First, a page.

The pandemic has undermined the one major advantage exit polls have over other kinds of polls: their ability to survey only actual voters, since exit polls catch respondents as they exit polling locations. But in 2020, far fewer people will be voting in person on Election Day than in previous years; according to data from political scientist Michael McDonald, more than 93 million people nationwide have already cast an absentee or in-person early vote. That means that interviewing voters as they leave polling places on Election Day won’t give a reliable estimate of how people will vote, especially as the people waiting until Nov. 3 are likely to skew more Republican than the electorate as a whole.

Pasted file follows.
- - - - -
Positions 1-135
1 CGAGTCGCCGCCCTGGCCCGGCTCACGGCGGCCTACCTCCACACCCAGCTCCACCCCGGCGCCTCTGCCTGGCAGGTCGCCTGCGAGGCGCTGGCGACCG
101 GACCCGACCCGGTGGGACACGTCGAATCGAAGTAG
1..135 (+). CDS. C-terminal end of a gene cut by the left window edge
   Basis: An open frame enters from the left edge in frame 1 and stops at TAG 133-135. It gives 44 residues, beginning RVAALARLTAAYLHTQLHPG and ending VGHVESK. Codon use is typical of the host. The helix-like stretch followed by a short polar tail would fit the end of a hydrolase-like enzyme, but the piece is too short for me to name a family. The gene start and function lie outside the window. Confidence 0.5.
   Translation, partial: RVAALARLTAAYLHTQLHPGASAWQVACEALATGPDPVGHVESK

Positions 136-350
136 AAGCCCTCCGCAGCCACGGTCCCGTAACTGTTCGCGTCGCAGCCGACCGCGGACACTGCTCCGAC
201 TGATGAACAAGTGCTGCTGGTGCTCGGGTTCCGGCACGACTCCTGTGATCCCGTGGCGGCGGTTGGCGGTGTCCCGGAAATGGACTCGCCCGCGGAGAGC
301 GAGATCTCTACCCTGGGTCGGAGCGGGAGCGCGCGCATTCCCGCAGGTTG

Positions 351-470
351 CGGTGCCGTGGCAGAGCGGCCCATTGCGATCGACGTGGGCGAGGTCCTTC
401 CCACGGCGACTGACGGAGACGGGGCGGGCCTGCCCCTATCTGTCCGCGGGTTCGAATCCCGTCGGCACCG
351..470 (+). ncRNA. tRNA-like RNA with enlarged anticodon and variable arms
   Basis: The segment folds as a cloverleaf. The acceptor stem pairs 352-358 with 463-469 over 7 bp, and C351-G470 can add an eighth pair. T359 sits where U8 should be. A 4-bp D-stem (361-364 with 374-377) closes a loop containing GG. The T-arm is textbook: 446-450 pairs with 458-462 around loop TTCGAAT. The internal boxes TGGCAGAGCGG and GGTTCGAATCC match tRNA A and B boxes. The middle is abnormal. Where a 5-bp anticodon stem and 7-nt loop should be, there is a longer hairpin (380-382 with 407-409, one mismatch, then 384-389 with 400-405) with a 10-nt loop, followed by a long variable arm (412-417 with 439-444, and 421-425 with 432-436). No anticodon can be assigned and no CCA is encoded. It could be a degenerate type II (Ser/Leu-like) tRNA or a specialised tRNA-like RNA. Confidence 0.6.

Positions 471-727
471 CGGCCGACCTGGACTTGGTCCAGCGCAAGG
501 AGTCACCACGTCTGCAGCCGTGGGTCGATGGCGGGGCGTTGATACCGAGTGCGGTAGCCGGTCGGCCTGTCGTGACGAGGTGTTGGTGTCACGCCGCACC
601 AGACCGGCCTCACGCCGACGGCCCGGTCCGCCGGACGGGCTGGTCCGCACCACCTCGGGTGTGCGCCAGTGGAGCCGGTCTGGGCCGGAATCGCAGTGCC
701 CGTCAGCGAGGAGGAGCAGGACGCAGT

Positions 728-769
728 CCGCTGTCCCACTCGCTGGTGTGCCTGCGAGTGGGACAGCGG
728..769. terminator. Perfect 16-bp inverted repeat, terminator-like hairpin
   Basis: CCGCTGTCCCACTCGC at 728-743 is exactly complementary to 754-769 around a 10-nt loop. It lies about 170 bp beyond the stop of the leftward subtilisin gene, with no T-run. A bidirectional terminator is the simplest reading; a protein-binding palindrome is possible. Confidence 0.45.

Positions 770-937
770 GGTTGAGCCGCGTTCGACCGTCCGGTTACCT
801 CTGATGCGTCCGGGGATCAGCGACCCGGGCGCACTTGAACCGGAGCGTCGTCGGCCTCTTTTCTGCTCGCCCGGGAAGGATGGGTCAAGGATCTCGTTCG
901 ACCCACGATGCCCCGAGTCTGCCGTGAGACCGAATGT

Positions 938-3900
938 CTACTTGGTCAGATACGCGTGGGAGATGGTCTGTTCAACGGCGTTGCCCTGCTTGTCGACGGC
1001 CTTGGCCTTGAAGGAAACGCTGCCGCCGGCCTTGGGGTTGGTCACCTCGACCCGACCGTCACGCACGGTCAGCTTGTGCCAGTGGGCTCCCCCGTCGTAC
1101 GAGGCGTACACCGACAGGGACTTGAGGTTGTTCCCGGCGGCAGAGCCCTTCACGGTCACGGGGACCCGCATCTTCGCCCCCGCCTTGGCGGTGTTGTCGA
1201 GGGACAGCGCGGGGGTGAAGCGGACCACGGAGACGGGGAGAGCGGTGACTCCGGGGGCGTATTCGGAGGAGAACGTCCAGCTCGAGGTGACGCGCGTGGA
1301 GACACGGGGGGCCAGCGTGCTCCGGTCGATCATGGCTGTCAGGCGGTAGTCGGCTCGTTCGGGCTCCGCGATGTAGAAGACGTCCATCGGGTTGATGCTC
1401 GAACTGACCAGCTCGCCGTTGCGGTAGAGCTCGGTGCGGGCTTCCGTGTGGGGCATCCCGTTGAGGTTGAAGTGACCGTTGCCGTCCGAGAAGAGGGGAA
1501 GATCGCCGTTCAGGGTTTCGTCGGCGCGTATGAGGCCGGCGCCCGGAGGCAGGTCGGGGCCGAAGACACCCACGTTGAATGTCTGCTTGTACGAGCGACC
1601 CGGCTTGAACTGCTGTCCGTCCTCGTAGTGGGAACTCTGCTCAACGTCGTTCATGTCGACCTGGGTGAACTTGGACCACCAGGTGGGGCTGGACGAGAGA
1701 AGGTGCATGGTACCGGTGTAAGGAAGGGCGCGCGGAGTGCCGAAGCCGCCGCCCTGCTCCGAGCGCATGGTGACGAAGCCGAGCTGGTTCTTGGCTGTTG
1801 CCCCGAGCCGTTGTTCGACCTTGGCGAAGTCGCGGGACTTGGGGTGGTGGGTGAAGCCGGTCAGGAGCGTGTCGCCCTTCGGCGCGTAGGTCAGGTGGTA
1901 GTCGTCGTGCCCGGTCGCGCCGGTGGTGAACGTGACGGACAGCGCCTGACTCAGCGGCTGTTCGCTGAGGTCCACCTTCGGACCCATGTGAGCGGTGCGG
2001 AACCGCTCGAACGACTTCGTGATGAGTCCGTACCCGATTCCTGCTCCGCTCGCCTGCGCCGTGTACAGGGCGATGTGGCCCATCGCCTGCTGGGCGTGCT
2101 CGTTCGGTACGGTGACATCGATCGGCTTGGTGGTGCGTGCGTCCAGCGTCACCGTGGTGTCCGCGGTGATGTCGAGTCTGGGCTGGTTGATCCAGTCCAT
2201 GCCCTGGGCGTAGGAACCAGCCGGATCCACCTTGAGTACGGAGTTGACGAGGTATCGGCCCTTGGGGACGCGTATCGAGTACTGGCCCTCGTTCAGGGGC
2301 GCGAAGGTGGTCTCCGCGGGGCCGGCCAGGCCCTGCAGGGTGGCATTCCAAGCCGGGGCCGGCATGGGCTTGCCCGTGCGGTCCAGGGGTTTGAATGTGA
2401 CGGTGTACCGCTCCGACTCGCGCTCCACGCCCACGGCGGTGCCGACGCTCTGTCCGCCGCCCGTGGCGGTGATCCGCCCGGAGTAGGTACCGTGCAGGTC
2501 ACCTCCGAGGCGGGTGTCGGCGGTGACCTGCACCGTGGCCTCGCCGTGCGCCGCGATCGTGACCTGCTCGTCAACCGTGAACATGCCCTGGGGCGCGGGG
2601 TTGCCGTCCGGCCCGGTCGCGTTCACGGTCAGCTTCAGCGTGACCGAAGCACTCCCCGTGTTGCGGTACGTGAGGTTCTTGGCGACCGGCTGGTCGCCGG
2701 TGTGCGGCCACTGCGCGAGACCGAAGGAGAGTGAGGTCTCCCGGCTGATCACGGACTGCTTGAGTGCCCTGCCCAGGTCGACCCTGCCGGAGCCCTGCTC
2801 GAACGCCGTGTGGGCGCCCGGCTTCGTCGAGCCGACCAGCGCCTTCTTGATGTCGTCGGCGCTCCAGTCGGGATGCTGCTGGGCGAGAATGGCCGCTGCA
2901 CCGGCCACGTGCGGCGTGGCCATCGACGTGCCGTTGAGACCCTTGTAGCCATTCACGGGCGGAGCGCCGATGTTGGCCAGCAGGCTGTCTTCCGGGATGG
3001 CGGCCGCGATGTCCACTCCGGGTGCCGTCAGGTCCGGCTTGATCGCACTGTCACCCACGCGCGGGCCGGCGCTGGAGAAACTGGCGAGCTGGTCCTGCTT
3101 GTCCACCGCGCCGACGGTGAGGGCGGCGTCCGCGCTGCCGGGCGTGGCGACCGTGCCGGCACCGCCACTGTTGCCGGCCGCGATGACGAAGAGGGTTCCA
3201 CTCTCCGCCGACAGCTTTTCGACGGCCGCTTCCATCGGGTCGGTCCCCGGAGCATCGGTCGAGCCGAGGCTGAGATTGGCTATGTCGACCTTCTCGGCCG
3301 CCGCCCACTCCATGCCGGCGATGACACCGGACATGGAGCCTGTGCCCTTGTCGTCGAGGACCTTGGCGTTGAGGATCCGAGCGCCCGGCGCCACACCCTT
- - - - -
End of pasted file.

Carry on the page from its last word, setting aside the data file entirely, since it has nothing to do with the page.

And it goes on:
To account for this, Edison Research — the polling firm that produces the exit polls used by ABC News, CBS News, CNN and NBC News — has changed its methodology so that the “exit polls” you see on Nov. 3 will actually be a combination of traditional exit polls of Election Day voters and phone polls of mail voters. In certain states, there will also be exit polls of early in-person voters, conducted at early-voting locations in essentially the same way as traditional exit polls (just conducted earlier).

But exit polls will still be less reliable this year because the phone poll and the early exit poll are much tougher to get right than the traditional exit poll.